Antibiotics have been used for two distinct purposes in the swine industry: growth promotion, and disease treatment and prevention. There are also two primary reasons that the swine industry has begun reducing its use of antibiotics in pigs: to comply with the Veterinary Feed Directive (VFD), and to meet consumer demands for pork raised without antibiotics.
In the past, swine antibiotics were fed at sub-therapeutic levels in order to knock down global pathogen loads on animals. Along with the benefits of less morbidity and mortality, an unintended benefit of this was improved growth.
The Veterinary Feed Directive (VFD), which went into effect in 2017, mandates that antibiotics that are medically important for humans can no longer be fed in animal diets at sub-therapeutic levels. The Veterinary Feed Directive is designed to help alleviate the increasing threat of antibiotic resistance in humans and animals.
Antibiotic use has also been influenced by demand for antibiotic-free pork products, as a segment of consumers are willing to pay a higher premium for antibiotic-free meat.
As swine antibiotic use continues to decrease, producers have seen noticeable reductions in growth performance and an increase in disease challenges and other health events. Producers have even seen a resurgence in some endemic bacterial challenges that had previously been under control. For example, Lawsonia intracellularis is typically defined as an early- to mid-grower pig disease, but with the reduced use or elimination of specific antibiotics available to the swine industry, producers are starting to see this disease make its way back into the nursery.
Swine Antibiotics Are Still Used in Animal Production
Although swine producers are taking a more disciplined approach to their use of antibiotics in pigs since the implementation of the Veterinary Feed Directive, therapeutic levels are still used today to target specific pathogens during specific phases of production. They are also used to treat pigs when they get infected with a specific disease, especially during times of stress.
In conventional production systems, for example, producers will use therapeutic levels of antibiotics in the nursery and around weaning to help prevent diseases brought about during weaning stress. Even in antibiotic-free production systems, if a producer must use antibiotics to treat a sick pig, they will move that pig to conventional production and will not be able to sell the animal as antibiotic-free meat.
Five Tips for More Disciplined Use of Antibiotics in Pigs
While therapeutic levels of antibiotics should still be used when it is in the best interest of the wellbeing of your pigs, it can also be in your best interest to limit antibiotic use as much as possible. Here are five tips for more disciplined use of antibiotics in pigs:
- Properly manage animal biosecurity. Be sure you are properly washing, sterilizing and drying pig pens after a group of pigs moves out and before the next group moves in. This will help avoid exposing the new pigs to bacteria and pathogens they have not yet been exposed to. You should match the health status of pig flows out of sow farms by flowing pigs into weaning/growing units with a health status similar to their own.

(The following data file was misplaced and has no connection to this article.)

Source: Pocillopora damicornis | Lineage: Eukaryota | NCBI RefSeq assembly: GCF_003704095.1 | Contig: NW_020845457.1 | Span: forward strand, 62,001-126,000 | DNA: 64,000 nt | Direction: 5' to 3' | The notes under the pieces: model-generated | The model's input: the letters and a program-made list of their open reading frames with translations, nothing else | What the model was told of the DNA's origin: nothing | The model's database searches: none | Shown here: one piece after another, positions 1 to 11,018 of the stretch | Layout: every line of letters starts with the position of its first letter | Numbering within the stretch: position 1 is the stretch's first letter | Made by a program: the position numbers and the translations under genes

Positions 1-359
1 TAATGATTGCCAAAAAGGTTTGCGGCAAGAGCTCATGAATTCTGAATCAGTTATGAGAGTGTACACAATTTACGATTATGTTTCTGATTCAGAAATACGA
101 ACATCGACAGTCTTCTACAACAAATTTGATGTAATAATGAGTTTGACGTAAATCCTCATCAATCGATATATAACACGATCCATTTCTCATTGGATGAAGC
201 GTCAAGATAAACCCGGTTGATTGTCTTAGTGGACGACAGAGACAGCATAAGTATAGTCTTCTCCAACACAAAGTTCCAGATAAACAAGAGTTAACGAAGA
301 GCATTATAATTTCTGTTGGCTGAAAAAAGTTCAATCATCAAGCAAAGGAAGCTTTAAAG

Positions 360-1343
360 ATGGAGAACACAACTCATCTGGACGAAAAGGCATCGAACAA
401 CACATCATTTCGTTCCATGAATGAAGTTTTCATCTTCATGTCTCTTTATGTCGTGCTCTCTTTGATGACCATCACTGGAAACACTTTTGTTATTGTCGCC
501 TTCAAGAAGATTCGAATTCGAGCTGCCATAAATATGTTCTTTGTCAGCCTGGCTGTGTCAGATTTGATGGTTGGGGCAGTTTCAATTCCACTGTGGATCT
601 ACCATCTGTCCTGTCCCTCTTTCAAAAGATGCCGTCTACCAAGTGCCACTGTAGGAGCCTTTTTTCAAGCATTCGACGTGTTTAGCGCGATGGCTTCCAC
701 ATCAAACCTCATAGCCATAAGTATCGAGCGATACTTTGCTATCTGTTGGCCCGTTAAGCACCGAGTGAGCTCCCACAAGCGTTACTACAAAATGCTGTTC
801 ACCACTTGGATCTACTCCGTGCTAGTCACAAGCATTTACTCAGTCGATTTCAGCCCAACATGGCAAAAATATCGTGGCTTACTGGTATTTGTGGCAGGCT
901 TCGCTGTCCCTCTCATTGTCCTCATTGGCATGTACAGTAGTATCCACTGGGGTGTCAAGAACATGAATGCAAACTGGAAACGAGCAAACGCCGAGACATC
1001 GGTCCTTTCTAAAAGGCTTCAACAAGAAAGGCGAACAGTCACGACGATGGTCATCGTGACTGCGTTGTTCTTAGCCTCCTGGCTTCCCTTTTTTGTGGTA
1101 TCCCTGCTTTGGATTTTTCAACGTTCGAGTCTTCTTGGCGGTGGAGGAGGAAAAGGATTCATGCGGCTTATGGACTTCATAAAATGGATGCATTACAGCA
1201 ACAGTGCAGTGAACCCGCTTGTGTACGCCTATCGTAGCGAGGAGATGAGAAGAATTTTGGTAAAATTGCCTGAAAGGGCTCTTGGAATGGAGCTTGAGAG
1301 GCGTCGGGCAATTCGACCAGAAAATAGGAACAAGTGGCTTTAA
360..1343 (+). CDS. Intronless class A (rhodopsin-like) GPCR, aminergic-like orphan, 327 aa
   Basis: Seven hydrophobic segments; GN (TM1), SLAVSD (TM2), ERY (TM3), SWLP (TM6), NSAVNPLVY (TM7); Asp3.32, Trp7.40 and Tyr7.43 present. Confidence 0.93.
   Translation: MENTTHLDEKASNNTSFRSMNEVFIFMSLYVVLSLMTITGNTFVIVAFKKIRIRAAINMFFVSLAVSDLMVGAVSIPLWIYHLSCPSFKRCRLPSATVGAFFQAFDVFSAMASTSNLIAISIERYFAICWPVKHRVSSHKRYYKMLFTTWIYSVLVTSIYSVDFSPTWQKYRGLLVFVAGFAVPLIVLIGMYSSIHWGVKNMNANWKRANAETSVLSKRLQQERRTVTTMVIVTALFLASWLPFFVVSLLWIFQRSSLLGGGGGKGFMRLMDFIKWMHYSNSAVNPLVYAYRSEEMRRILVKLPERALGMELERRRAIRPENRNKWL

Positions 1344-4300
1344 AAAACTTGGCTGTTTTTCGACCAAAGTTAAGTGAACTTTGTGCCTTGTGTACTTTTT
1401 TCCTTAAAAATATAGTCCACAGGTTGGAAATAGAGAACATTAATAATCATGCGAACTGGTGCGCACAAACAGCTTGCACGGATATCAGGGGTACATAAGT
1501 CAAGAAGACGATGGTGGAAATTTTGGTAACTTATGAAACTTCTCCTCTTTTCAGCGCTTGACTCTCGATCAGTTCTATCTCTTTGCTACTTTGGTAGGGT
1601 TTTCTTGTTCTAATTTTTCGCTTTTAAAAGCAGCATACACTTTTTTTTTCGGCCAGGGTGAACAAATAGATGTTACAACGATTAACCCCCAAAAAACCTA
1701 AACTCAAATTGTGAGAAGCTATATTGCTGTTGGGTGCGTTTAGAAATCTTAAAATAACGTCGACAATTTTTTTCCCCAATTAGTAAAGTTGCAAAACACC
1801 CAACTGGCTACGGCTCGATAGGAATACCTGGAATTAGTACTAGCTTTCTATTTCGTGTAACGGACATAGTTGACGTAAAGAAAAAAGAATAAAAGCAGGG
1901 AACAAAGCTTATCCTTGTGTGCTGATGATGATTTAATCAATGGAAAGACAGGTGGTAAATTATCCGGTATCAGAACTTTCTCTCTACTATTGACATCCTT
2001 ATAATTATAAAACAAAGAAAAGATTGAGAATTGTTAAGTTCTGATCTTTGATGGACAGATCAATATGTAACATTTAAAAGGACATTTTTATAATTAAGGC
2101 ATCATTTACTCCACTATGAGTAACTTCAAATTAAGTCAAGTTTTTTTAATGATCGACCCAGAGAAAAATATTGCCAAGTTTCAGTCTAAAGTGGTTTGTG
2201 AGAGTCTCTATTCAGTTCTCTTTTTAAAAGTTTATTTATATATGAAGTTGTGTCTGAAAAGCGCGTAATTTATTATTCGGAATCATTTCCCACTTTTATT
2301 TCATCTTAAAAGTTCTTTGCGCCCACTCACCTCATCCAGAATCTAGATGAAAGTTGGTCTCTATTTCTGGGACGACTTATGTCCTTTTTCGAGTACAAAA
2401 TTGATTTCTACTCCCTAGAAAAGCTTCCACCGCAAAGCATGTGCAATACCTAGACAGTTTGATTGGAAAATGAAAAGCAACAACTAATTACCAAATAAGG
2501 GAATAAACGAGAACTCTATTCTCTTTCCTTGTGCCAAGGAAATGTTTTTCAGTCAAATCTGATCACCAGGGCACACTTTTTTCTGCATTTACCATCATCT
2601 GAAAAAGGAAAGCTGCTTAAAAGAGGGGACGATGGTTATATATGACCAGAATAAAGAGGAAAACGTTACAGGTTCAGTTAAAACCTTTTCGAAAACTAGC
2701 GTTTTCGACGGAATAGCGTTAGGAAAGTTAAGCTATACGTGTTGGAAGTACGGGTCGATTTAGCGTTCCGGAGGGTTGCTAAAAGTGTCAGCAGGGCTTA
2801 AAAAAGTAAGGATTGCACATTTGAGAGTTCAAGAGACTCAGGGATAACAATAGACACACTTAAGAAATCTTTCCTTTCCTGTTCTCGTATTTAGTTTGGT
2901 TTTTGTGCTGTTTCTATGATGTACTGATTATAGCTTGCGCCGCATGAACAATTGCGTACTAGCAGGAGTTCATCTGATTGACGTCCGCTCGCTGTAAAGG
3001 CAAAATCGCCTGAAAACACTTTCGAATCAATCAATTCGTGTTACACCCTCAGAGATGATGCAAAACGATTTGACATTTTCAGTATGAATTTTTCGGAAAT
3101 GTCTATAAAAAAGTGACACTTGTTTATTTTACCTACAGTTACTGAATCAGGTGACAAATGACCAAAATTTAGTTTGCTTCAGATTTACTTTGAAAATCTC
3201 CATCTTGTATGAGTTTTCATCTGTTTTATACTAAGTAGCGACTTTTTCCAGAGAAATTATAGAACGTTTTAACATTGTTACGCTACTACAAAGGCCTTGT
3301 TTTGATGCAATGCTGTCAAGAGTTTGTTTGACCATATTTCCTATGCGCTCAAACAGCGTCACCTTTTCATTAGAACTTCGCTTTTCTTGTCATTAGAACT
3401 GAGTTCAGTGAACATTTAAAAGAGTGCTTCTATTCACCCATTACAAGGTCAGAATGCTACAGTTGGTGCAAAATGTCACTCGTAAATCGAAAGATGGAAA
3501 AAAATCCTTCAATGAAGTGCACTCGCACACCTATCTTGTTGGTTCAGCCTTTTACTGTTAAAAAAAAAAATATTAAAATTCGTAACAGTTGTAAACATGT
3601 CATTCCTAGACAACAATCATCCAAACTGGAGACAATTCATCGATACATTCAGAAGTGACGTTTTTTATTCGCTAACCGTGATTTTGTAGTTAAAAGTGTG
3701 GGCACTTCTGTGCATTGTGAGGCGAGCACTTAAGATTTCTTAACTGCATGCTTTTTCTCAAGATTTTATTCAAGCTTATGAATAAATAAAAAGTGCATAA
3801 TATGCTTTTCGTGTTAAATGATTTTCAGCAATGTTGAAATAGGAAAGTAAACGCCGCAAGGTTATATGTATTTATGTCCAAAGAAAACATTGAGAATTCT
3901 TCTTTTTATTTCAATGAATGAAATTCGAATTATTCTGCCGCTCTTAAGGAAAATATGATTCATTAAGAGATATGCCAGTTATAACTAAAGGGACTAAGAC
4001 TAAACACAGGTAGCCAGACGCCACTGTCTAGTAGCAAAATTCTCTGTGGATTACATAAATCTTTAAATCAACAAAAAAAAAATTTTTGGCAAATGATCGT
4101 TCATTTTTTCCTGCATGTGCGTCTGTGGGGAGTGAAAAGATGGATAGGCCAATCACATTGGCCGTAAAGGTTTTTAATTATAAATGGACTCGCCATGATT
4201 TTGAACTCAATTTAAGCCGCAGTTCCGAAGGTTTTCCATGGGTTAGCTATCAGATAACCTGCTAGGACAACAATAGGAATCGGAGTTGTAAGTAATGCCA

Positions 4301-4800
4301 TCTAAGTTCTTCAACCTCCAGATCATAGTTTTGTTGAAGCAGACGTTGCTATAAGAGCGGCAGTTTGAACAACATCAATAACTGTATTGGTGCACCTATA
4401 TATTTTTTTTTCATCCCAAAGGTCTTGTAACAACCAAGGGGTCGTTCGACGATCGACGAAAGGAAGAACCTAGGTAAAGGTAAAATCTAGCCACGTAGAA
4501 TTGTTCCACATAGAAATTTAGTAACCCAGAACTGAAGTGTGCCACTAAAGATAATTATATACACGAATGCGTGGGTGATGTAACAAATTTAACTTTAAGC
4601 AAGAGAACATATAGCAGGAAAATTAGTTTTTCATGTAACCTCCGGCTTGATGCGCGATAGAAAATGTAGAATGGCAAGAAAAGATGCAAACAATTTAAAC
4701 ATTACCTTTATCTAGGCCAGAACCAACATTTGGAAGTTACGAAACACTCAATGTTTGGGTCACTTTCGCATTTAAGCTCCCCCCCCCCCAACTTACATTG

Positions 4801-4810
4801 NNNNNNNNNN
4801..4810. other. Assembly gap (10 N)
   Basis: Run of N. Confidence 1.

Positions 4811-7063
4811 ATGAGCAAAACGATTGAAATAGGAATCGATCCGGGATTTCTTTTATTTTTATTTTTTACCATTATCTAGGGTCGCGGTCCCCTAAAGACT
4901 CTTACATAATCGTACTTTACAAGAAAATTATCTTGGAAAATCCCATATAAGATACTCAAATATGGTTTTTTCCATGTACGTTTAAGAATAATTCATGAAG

- Manage feed and truck biosecurity. Make sure that feed is not a vehicle to transmit disease into your swine operation. Some disease outbreaks have been caused by emergency, such as weekend feed delivery from trucks coming from a nursery or finishing site where a particular disease was present.
- Manage stress. Make sure your facility has the proper ventilation, air exchanges and temperature to keep pigs’ internal temperatures comfortable and to limit additional stress.
- Maintain a good vaccination program. Make sure your vaccine protocol and timing are right.
- Formulate swine nutrition with performance trace minerals. A well-fortified, high-quality diet can eliminate a lot of challenges in a pig’s system. Feeding zinc from performance trace minerals, on top of zinc oxide and copper sulfate, can help pigs mount a rapid and robust immune response to challenges. This, in turn, will promote improved growth and performance in the absence of antibiotics. It is recommended that producers feed either 50 ppm of zinc from Availa®Zn as a partial replacement in your swine nutrition and feeding program, or zinc from ProPath® LQ Zn at 40 mg per liter of drinking water.
Improve Swine Health, Reduce Your Use of Antibiotics in Pigs
To learn more about when you should use antibiotics on your swine operation and how they should be applied, consult your veterinarian.
For more information about how Zinpro Performance Minerals® can improve your pigs’ immune response and improve growth and performance in an antibiotic-free production system, contact your Zinpro representative today.